We Learn by Association, We Remember by Repetition
If you are on a journey to change yourself, you have to get comfortable with the idea of repetition or continued practice of new thought loops (Thought-Feeling-Behavior) from both an intellectual and experienced perspective!
Knowledge + Experience
You may first learn about a skill or subject matter in an intellectual form, such as through reading, study or education or watching someone else perform an activity or skill. These connections are formed by gaining knowledge from other people’s experience. It is often the precursor to experience, which allows us to have an idea of what an experience will be like.
Our brain uses prior similar experience or associations to make more sense of the new information. For instance, if you were learning about how to ride a motorcycle and you already knew how to ride a bicycle, your brain would already be associating similarities into your learning. Good thing! Because if we had to start from scratch every time, it would take an awful long time to learn new things!
When we have been intellectually educated about something, we call this Philosophy.
The second stage of learning is to couple our newfound Philosophy (Semantic Learning) with Experience (Episodic Learning), creating Wisdom. Experiencing what you learned from actually performing, doing, practicing your skills will be stored in your memories with stronger synaptic connections.
A great example of this is going to school for a profession and then going into the workplace where you actually practice what you learned. The experience connections will be stored differently than the intellectual connections- they will be stronger and more memorable.
If you have experiences that involve emotions and many sensory connections, it will be stronger still! That is why we can remember experiences from our past that were highly emotionally charged or involved a lot of sensory input- like a trip to Disney World or where you were on Sept 11, 2001 when the US was attacked by terrorists.
The Process of Changing Your Brain on Purpose
You may be in a position where you would like to change your current thought patterns to create healthier habits, learn something new, or redirect your focus away from negative and into more positive attitudes.
This is possible through practice and repetition. As your brain is forming new thought patterns, the initial connections can be weak and awkward, especially when there is an absence of a strong emotional response. But with knowledge and experience, they can get stronger. Each time it is practiced, it becomes stronger and stronger. Soon it will not require focused attention, it will just be the default neural pathway.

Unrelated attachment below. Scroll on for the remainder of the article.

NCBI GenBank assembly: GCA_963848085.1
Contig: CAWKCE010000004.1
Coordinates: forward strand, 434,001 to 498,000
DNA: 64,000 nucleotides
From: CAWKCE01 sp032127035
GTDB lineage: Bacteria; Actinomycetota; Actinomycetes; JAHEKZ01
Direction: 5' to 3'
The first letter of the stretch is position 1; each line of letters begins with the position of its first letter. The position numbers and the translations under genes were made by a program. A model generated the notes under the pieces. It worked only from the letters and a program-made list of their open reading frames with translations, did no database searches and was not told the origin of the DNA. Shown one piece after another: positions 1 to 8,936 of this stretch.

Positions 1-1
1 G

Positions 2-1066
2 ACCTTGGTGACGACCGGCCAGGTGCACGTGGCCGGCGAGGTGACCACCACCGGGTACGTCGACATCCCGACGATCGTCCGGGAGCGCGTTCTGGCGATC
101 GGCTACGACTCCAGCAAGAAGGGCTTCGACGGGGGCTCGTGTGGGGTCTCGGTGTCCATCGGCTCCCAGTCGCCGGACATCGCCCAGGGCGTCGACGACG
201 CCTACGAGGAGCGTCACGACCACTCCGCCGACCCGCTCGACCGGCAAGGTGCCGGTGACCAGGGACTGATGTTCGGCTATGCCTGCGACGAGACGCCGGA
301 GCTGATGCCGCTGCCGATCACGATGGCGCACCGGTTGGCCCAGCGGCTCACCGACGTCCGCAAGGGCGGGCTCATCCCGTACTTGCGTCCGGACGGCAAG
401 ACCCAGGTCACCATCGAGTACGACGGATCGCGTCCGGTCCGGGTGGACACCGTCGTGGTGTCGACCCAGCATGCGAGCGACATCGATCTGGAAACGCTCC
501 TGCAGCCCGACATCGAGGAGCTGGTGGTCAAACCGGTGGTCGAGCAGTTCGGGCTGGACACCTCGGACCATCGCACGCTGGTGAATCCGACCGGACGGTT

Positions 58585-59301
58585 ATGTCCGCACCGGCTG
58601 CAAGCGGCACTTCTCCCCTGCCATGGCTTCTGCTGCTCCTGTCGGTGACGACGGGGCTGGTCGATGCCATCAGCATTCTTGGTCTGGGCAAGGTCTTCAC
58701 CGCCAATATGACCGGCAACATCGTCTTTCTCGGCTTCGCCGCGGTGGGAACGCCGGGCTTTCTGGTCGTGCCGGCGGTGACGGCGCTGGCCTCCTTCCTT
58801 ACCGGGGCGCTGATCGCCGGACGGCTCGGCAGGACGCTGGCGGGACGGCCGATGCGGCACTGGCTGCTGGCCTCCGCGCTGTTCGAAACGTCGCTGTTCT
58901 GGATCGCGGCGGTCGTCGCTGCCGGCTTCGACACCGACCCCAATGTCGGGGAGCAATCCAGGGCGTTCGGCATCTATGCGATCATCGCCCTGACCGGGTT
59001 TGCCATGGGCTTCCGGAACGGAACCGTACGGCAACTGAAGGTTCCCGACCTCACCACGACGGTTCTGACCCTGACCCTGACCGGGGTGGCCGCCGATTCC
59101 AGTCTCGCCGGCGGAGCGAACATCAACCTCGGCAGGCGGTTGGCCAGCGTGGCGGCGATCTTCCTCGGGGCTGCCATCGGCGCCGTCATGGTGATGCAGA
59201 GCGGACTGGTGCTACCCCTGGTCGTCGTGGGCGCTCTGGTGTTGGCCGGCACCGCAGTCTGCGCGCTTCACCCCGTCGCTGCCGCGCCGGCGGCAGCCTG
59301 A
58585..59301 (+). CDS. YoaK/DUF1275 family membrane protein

Here is an overview of the basic steps during the process of Changing Habitual Thinking:
- Redirecting habitual thinking first starts with conscious awareness. You must know the thoughts/feeling/actions you want to change. Explore this without judgement. Get curious. What is actually going on in that brain that is a habit? Remember that thoughts create emotions that drive actions/inactions.
- Secondly, you decide what you want to think that will drive the emotion you want that will drive the action you want to take. This new thought model becomes your “intentional” model. Make sure that new thought is believable. If it is not believable, then practicing it will not be effective.
- Third, you practice your new intentional thought model intellectually. Perhaps that looks like a daily routine of reading it every morning so that in the moment of decision, you have already rehearsed the new thought to practice.
- Fourth, you practice it in the moment of decision. You evaluate your moments of decision where you don’t choose that new model and re-practice what to do next time.
- Fifth, you practice having those moments where you choose your new thought/feeling more often.
- Finally, after much time and practice living in your new thought model, you find yourself not needing to pause to think/feel/act the way you wanted to, you just do it!